A Marketer’s Eulogy for Gawker
After losing a lawsuit against Hulk Hogan over the publication of a sex tape in which he featured, Gawker Media was bought up by Univision. Though many of the sites under their umbrella, like Jezebel and Deadspin, will live on, the always controversial Gawker.com is being shuttered.
There’s good reason for this. The Hogan lawsuit is just one of many being litigated at this moment, and after a number of posts that drew public ire, the prevailing sentiment was that the name had become toxic.
I admit I’ve had conflicting feelings on this. I wouldn’t count myself among Gawker’s fans. The outing of unknown mid-level execs doesn’t seem to serve the public interest in the way we hope the Fourth Estate would. But I’m also disturbed by the idea that a man with a vendetta and deep pockets could shut down an entire media organization. Like I said, conflicting feelings.
Many more have written many, many think pieces on the death of Gawker, and the role that Gawker played in the evolution of digital media. As Farhad Manjoo put it in the New York Times:
Created in 2002 after the dot-com bubble, Gawker was far from the first online news site; it wasn’t the first blog or the first network of blogs, either. But in many ways, Gawker Media — which included Gizmodo, Deadspin, Jezebel, Lifehacker and several other sites in addition to Gawker.com — was the first real digital media company. It was the first publisher that understood the pace, culture and possibilities of online news. And it used that understanding to unleash a set of technical, business and journalistic innovations on the news industry that have altered the way we produce, consume and react to media today.
The most important innovation Gawker brought to news was its sense that the internet allowed it to do anything. It was one of the first web publications to understand that the message was the medium — that the internet wasn’t just a new way to distribute words, but that it also offered the potential to create a completely new kind of publication, one that had no analogue in the legacy era of print.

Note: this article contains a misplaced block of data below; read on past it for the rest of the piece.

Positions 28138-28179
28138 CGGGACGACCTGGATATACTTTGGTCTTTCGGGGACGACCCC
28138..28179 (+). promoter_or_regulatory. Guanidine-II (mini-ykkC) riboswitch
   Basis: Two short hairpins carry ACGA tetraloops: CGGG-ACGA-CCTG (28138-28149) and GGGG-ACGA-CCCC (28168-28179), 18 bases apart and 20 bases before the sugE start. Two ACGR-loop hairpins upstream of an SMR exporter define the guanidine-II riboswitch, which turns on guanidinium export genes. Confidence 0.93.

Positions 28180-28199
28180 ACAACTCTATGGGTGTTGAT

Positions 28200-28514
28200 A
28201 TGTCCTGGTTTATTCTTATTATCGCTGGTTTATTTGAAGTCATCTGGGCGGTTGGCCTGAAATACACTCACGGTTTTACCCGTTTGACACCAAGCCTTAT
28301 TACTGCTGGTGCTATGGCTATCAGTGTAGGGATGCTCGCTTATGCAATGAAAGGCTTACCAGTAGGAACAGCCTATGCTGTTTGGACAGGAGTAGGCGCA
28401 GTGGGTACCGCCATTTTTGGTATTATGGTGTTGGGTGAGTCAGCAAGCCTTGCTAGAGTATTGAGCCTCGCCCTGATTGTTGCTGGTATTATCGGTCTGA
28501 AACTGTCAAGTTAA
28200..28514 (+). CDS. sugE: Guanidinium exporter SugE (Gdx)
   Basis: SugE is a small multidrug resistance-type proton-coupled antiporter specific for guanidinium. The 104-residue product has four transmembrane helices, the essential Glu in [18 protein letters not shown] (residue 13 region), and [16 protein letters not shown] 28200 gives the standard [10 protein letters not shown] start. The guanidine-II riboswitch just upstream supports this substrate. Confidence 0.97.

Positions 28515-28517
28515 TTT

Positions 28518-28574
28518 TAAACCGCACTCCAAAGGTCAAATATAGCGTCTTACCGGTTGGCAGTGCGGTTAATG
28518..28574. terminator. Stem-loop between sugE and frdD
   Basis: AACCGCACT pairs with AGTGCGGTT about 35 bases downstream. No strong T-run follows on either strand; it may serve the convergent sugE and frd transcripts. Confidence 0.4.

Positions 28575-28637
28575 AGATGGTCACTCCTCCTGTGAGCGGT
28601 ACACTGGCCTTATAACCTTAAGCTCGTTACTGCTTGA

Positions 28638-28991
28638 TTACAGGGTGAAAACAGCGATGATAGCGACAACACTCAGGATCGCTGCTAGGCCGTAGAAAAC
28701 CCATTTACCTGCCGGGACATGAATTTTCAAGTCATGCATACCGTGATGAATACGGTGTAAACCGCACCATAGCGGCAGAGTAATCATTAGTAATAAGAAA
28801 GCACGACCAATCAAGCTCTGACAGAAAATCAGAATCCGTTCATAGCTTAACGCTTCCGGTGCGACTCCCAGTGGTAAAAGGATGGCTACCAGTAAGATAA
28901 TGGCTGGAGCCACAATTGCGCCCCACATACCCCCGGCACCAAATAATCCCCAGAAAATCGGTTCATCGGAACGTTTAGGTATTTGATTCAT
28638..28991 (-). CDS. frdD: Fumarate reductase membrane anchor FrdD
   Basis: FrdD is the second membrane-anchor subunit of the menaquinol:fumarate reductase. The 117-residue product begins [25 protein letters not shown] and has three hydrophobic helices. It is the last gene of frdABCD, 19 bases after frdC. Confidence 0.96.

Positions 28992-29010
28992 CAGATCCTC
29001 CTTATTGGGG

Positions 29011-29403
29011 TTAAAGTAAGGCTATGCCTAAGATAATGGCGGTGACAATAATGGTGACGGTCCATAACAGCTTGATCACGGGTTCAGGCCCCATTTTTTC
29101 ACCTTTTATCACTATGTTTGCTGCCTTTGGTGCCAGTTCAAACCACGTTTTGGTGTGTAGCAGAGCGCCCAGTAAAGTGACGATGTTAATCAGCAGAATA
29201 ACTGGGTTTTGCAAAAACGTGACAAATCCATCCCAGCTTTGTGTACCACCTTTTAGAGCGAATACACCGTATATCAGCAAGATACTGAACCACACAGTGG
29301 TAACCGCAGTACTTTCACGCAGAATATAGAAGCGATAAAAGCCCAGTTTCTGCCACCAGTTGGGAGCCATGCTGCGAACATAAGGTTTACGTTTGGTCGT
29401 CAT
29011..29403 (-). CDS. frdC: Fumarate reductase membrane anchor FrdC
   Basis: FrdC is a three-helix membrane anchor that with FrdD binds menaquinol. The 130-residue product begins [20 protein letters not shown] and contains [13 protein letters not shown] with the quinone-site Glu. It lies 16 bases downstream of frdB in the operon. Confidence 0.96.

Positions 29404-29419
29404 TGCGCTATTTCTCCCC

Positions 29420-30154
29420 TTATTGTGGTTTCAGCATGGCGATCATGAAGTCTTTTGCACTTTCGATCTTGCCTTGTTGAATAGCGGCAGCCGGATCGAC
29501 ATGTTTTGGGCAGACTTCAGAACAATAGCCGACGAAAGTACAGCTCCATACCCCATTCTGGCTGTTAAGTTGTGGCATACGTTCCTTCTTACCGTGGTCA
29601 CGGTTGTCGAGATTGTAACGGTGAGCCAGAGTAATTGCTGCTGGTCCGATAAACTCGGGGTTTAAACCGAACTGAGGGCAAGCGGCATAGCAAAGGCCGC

There’s a lot of truth in those words, but as I read them, it struck me that Gawker didn’t just change the way we produce and consume news. It also paved the way for bolder, more dynamic marketing.
Gawker showed that a brash, unfiltered voice had an audience. It wasn’t the first site, by any stretch of the imagination, to do so, but it did so on a massive scale. It was the proof positive that gave so many other media sites the gumption to ditch AP perfect formatting for a more authentic voice.
And marketers were watching. They were watching as social media grew and supercharged the Gawker machine along with the rest of the publications following them. They were watching as people responded intensely to sharp opinions and unflinching advocacy. And they soon realized that they too could benefit from the age of Gawker.